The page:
I heard a car door slam. I looked out the garage windows and saw that my family was home. I should have just gone to the football game with them. I hate football, but I should have just gone with them. Now I am dead. My world was dark. I could smell my corpse. I panicked. My eyes were scanning the garage for a shovel when my mom found me.
“Hey, we brought you some lunch home. What are you looking for? Your bike?”
She looked at me, and the world was getting lighter and brighter with each word she spoke. I saw clearer. The air felt fresher. The brain fog was lifting. I knew I was safe now. I was alive. I was here. I was whole. I am not dead. What a silly thought. The boy was gone. The lights were on. I felt calm and safe.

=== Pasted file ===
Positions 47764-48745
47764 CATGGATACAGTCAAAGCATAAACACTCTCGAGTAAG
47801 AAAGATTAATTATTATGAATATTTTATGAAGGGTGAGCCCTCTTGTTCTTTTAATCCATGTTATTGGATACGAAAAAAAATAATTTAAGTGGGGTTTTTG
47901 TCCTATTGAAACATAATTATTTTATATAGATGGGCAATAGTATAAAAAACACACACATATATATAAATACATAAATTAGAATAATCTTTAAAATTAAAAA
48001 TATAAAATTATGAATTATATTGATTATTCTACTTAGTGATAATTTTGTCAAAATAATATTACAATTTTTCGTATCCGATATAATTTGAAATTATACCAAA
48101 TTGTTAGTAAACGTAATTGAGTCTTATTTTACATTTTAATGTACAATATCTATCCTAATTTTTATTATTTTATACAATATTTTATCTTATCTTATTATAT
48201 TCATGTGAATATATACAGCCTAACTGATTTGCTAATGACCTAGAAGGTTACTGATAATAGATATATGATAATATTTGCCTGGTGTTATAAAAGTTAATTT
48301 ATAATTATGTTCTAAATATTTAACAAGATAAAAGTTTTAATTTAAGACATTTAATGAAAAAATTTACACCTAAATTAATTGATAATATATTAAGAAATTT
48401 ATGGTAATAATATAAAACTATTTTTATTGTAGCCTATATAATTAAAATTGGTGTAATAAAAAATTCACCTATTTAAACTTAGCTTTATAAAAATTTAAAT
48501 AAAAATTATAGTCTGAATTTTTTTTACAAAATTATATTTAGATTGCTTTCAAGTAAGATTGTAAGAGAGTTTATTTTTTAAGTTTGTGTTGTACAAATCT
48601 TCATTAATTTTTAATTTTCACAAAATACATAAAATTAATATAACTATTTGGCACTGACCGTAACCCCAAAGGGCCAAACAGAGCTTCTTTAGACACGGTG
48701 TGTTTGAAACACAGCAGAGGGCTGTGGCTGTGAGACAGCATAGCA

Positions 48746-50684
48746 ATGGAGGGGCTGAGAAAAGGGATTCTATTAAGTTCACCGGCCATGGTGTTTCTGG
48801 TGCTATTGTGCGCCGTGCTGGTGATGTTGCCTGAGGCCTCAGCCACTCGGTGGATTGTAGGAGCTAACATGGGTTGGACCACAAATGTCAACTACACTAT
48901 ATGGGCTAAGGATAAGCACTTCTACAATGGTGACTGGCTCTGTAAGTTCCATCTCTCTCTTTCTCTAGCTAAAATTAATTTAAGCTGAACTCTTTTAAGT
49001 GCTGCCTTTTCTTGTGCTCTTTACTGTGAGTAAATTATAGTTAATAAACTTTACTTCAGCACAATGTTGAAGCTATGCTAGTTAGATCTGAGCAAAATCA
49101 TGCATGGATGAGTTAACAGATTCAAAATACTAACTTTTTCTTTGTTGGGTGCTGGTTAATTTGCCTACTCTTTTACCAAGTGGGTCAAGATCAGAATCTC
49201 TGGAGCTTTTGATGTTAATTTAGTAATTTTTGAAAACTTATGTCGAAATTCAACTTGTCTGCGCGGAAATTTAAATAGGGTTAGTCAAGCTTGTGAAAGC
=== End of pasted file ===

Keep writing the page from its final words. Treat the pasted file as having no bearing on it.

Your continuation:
I looked at my mother, and I wondered if she could ever understand me and my dark, secret world.
But I just say, “What’s for lunch?”
Life Before Recovery
That is how life was for me. I kept the world turning on its axis by counting and praying in my head. I concentrated as hard as I could in order to keep the world going. It was all up to me. I locked the doors between alternate universes by closing and reclosing the kitchen cabinets until the world felt right again. I was being killed all the time, but I came back to life. I knew something was wrong, but I didn’t know what it was exactly.
I look back now and wonder how I hid it so well. I wasn’t in any real danger, but my mind and my body reacted like I was. I had crippling anxiety. My eyes were constantly dry and my eyelids twitched from stress. I had daily headaches that turned into weekly migraines (I still get those). I washed my hands until they were cracked and bleeding. I bit my nails and could never kick the habit. I couldn’t control the world I fell into when I was alone, when I was stressed, or when the sun went down. Darkness enveloped me and my mind. They were my triggers that transported me into my strange and terrifying world.